Australia Day: What It Is and How to Celebrate It

australia day

The biggest national celebration in Australia, Australia Day falls right in the heart of the southern summer. Across the country, children stay out of school and everyone enjoys a free day with their friends and family.

Many take part in the many public celebrations and typically, everyone spends time outdoors, the Australian way — think barbecues in the backyard and a lazy afternoon at the beach.

Everyone is welcome to join. In fact, today’s Australia Day celebrates inclusivity and multiculturalism. However, not everyone knows the history and meaning of this day that was first established in the 19th century.

International travelers who applied for an Australian visa to visit the country Down Under may be wondering what it is all about. This article tries to clear some doubts including:

  • What is Australia Day? When was it first celebrated?
  • What are the events on Australia Day?
  • How do Aboriginal people celebrate it?

What Is Australia Day about?

Australia was first discovered by Western civilization in 1788, when the First Fleet of British ships landed in New South Wales and more precisely, at Port Jackson, Sydney. Governor Arthur Phillip then raised the Union Jack (the flag of the United Kingdom) at Sydney Cove.

What started as the remembrance of the beginning of the colony has evolved greatly over time. It often marked turning points in Australian society: from the moment Australian officially ceased to be British subjects to promoting reconciliation with the Indigenous people of the continent.

In general, it’s felt like an occasion to reflect on the country’s past and the direction as well as a moment to celebrate with pride what being Australian means — each year, as many as 16.000 people who were previously in the country thanks to an Australian visa choose this day to become new citizens.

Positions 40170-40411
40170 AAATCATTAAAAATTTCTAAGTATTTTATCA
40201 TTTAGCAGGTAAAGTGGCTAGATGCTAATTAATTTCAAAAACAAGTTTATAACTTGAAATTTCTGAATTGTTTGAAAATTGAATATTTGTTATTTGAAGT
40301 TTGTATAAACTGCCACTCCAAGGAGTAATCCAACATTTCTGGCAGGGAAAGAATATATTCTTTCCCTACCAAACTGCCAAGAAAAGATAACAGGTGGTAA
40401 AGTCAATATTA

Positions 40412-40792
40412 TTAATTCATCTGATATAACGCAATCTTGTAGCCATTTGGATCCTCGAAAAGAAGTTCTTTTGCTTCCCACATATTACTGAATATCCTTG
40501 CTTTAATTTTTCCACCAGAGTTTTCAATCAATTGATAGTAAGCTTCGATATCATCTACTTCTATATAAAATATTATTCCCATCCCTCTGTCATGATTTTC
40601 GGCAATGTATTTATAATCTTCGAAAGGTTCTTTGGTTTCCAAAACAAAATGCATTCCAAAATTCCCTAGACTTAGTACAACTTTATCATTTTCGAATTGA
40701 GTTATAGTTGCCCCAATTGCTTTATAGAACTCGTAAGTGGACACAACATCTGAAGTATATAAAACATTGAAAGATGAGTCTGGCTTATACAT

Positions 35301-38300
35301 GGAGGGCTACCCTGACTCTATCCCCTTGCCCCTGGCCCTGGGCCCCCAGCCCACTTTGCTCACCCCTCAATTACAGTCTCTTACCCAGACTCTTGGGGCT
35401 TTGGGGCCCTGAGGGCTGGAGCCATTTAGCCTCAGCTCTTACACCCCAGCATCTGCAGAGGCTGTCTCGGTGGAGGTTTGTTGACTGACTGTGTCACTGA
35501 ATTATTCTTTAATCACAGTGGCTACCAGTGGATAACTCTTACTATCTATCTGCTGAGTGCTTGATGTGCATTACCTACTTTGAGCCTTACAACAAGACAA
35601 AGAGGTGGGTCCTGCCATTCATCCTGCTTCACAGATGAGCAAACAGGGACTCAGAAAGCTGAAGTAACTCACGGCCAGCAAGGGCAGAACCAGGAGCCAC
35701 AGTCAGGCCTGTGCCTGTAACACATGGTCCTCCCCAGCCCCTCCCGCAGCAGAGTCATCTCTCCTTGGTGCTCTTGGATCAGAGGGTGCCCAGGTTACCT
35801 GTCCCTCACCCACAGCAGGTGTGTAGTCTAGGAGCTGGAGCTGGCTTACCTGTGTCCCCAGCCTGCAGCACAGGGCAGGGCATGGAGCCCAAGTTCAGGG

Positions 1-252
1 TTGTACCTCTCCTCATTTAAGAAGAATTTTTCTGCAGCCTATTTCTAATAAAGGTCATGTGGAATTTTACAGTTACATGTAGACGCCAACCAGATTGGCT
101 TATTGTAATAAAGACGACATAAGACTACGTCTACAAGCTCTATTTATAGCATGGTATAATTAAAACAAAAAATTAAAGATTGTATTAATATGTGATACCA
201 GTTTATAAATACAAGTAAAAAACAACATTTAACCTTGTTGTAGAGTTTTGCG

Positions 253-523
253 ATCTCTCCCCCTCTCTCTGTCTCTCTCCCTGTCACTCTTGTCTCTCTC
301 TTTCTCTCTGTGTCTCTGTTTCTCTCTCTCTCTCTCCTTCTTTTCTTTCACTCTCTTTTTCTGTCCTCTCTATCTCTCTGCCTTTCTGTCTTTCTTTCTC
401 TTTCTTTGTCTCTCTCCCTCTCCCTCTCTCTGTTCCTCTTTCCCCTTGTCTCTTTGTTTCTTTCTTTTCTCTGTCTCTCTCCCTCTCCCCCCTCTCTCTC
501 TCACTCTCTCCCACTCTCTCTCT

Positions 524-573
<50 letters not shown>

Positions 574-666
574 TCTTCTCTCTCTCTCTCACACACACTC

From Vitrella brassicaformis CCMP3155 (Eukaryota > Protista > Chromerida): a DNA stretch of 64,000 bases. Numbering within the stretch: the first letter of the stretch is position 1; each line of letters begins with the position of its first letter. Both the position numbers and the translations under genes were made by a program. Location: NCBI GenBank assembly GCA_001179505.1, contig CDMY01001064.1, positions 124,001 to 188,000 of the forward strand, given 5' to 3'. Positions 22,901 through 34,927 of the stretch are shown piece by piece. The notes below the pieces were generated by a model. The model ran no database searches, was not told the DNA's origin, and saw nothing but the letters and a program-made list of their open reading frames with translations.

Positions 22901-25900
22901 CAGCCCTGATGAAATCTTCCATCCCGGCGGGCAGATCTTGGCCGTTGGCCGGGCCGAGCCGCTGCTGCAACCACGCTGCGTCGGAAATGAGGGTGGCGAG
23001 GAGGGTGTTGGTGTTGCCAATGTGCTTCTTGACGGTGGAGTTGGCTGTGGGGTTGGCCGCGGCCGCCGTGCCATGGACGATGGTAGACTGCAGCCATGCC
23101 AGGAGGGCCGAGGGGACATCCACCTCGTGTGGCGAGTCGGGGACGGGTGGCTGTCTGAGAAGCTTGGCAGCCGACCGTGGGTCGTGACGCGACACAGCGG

Today’s Australia Day is all about the diversity of Australian society and the values of citizenship, community, and solidarity.

When Did Australia Day Start?

Although it started being called ‘Australia Day’ over a century later, celebrations on the 26th of January started being held as early as 1808, with the first official marking of the formation of New South Wales held in 1818. On New Year’s Day 1901, the British colonies of Australia formed a federation, marking the birth of modern Australia.

It took until 1994 to have the first unified public holiday across all territories and states. In 2005, a survey uncovered that the vast majority of Australian citizens (over 65%) anticipated that they would celebrate Australia Day.

Depending on the location and time of the commemoration, Australia Day has had many names throughout history including ‘Anniversary Day’, ‘Foundation Day’, and ‘ANA (Australian Natives’ Association) Day’.

What Day Is Australia Day on?

Ever since the early 19th century, Australia Day has been celebrated on the 26th of January.